Sometimes, it’s interesting to do a bit of background research on some of the plants and trees you grow. When choosing our mandarin variety, I did exactly that and found something with a little bit of Australian history to it.
The mandarin I [planted a couple of days ago](http://green-change.com/2009/01/22/planting-out-fruit-trees/) is an Ellendale mandarin. It is named after the Ellendale Orchard on the banks of the Burrum River near Bundaberg, in Queensland. It originated around 1878, and is believed to be a natural hybrid between a mandarin and an orange.
The Ellendale mandarin is now regarded as an old-fashioned variety, ditched by commercial growers in favour of new varieties that give more consistent flavour (not necessarily better!) and that are easier to peel. Ellendales are also moderately seedy, and many growers prefer seedless varieties now.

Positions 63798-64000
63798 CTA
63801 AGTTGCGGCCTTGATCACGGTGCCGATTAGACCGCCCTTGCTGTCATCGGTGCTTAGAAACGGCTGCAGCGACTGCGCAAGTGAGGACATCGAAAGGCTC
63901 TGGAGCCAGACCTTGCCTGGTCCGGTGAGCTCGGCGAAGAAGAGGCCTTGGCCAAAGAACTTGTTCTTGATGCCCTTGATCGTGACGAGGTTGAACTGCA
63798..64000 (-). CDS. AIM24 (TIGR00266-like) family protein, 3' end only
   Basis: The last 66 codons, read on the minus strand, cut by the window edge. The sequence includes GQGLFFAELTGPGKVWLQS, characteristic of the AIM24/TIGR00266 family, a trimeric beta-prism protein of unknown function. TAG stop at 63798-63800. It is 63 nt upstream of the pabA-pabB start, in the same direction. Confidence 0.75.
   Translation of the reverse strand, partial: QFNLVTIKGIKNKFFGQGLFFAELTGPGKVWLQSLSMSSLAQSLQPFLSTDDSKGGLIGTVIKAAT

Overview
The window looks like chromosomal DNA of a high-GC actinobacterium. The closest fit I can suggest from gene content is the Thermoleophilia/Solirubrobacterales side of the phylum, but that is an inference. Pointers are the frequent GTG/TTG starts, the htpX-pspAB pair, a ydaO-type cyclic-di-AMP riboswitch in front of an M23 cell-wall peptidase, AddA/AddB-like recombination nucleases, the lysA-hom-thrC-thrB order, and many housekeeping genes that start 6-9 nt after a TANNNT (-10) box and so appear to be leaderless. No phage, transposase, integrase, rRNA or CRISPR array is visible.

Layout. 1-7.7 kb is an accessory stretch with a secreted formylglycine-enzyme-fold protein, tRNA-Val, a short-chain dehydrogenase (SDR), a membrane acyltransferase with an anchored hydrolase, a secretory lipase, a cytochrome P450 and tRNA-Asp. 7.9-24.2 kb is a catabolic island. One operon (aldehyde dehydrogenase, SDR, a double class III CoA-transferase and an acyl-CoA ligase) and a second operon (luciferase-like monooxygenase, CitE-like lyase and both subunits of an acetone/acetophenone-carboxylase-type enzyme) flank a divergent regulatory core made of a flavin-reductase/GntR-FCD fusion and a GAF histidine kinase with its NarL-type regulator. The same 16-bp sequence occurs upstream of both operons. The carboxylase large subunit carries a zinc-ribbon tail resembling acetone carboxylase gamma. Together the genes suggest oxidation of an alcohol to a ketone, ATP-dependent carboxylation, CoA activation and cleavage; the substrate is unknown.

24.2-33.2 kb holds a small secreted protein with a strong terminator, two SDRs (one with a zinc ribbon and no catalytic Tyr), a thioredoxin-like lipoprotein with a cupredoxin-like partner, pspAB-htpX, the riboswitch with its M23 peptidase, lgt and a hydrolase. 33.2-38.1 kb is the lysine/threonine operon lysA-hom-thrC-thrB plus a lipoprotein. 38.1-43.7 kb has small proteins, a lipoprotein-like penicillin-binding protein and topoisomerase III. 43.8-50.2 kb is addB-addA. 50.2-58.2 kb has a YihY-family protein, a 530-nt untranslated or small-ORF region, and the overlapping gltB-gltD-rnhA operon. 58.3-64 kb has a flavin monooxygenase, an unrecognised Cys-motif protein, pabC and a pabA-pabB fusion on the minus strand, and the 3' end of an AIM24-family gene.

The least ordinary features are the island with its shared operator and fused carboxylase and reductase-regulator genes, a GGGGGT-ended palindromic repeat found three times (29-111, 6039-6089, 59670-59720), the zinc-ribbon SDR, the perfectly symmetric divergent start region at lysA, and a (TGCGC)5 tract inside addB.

Ellendales have both high sugar and high acid content. The acid content declines during storage, so they are a good fruit to put away (they last more than 3 months at 3-4 C). Their eating quality is actually improved by storage. They can also be left on the tree long after they have ripened, giving an extended harvest period – great for home gardens!
As a late-season variety (maturing in July – August), the Ellendale mandarin can be paired with an earlier variety such as Satsuma or Imperial to give a good supply of fruit for much of the year. This is exactly what we’ll be doing when we get some more garden beds built!